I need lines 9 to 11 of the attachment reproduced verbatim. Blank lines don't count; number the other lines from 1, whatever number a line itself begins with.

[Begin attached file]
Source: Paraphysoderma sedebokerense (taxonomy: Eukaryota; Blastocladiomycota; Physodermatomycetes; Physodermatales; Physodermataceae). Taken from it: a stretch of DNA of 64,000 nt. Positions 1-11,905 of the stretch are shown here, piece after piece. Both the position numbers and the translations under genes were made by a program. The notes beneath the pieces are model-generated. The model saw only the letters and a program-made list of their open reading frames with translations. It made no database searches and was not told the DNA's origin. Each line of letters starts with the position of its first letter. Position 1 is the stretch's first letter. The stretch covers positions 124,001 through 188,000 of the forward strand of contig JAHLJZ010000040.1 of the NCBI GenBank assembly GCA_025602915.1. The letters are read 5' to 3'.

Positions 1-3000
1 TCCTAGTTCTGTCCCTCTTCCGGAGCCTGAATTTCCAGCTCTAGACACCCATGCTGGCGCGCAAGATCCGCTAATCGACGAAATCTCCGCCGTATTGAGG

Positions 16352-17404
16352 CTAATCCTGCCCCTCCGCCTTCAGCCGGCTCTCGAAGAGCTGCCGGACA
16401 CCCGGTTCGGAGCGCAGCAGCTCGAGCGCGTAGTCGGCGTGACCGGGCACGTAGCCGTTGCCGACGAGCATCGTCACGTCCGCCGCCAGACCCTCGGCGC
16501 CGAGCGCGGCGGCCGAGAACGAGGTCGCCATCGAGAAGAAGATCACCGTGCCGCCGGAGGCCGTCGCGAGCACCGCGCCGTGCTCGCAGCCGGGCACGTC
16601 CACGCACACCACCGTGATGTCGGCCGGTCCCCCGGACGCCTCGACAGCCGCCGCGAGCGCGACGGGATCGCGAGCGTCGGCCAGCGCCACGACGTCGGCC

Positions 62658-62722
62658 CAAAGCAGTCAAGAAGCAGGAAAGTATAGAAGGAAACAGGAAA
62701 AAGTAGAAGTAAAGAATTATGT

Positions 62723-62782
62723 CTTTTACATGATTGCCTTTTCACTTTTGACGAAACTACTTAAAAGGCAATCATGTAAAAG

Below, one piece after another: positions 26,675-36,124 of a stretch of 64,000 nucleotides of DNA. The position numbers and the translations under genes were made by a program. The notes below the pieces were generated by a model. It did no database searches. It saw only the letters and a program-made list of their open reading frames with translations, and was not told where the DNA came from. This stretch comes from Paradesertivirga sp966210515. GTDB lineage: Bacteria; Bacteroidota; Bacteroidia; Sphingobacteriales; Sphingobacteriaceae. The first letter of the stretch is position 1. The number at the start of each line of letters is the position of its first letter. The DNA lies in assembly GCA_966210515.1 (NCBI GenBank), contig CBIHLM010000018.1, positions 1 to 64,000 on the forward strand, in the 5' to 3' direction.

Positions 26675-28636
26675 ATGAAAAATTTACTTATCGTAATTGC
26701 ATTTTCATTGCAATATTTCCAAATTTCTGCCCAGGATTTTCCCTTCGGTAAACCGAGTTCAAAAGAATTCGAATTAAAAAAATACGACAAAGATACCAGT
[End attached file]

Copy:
Positions 62658-62722
62658 CAAAGCAGTCAAGAAGCAGGAAAGTATAGAAGGAAACAGGAAA
62701 AAGTAGAAGTAAAGAATTATGT